The integration of nuclear medicine imaging into RTP leads to a definition of a new concept of target, the biological target volume (BTV). According to the radiopharmaceutical used, the BTV expresses different properties of the tumour. The term of �theragnostic imaging� as the multimodality imaging can be kept as a guide for designing the highest dose spots in the context of the tumour. The difference between this concept and the morphological imaging is that it provides information to determine how and not only where radiation therapy should be delivered. The attention should also be focused on the functional aspects and the importance of healthy tissues so as to reduce the radio-induced damage.

The inclusion of flourodeoxyglucose (FDG)-PET in the RTP has as first goal, the improvement of cancer staging and the identification of the tumour volume, using the anatomic imaging as a frame for the calculation of the dose. This may have significant effects. The impact of PET on the target delineation is related to the accuracy of the study (diagnostic sensitivity and specificity) for the type of cancer to be treated. PET affects the treatment planning according to the requests from the radiation oncologists.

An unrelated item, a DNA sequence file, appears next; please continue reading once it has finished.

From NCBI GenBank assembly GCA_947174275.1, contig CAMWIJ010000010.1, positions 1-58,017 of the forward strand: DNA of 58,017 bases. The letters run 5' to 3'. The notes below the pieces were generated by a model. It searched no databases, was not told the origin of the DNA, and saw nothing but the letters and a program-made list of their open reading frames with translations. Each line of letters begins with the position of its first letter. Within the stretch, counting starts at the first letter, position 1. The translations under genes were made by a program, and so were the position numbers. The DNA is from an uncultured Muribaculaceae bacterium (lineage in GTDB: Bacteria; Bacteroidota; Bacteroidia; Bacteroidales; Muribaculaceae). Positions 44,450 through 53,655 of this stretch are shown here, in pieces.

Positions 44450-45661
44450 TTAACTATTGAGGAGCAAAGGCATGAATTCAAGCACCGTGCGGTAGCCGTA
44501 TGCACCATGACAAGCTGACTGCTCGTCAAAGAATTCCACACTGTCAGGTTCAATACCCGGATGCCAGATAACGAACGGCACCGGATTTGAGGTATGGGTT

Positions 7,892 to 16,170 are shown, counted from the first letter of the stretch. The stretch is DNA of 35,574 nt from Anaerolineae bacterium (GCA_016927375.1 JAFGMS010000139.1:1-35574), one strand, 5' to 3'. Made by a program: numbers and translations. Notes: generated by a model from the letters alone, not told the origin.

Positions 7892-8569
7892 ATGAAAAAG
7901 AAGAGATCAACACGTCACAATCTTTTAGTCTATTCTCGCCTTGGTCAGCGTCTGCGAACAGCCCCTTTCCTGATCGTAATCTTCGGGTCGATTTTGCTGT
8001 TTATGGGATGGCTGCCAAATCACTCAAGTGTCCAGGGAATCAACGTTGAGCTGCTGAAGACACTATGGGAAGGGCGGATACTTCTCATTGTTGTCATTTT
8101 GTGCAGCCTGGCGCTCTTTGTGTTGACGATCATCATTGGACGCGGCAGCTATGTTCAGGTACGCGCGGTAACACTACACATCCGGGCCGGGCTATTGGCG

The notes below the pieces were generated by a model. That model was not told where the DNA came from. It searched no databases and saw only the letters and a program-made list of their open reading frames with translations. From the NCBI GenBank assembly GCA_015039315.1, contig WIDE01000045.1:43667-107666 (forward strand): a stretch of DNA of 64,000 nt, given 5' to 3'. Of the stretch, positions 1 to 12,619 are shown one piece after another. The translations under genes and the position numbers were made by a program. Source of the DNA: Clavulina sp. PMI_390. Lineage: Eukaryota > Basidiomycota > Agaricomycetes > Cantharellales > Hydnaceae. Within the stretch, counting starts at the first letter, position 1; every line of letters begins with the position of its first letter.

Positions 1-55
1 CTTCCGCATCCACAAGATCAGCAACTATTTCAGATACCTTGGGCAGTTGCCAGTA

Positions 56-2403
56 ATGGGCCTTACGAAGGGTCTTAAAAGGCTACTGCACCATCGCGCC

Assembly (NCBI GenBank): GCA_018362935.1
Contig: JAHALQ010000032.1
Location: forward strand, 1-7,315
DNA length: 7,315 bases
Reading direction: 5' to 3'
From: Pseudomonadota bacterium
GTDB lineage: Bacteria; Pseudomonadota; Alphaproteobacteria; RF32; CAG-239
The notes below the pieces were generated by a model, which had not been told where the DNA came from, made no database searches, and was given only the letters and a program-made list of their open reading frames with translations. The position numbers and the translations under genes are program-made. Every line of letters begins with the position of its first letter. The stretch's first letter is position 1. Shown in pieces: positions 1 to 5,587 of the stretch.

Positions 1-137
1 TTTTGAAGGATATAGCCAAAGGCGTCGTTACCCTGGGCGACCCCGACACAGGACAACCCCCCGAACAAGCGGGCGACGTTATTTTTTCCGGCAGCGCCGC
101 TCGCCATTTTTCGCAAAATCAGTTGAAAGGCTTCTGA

Besides the added value in defining planning target volume (PTV), the most promising use of multimodality imaging is the characterisation of biochemical and physiological features of the tumour, and this can guide the delineation of tumour sub-volumes to be boosted.

A further possibility offered by the metabolic imaging is the prediction of the responsiveness to radiotherapy during the early phase of treatment. Monitoring the reduction of FDG uptake (through SUV changes) in a semi-quantitative way, can allow the optimisation of the treatment and modify the strategy of the original plan. Another role of nuclear medicine in RTP is the definition of healthy tissues to be spared, instead of the tumour volumes delineation. Imaging can allow the identification of non-functional tissues and thus guide the beam set-up.

The use of multimodal imaging in the RTP requires several steps. First of all, the image fusion that is the transfer of information from one study to another. The second step is the image co-registration, which gives a spatial mapping of the corresponding points of the images. The third step is the delineation of the volume based on a metabolic radiopharmaceutical uptake.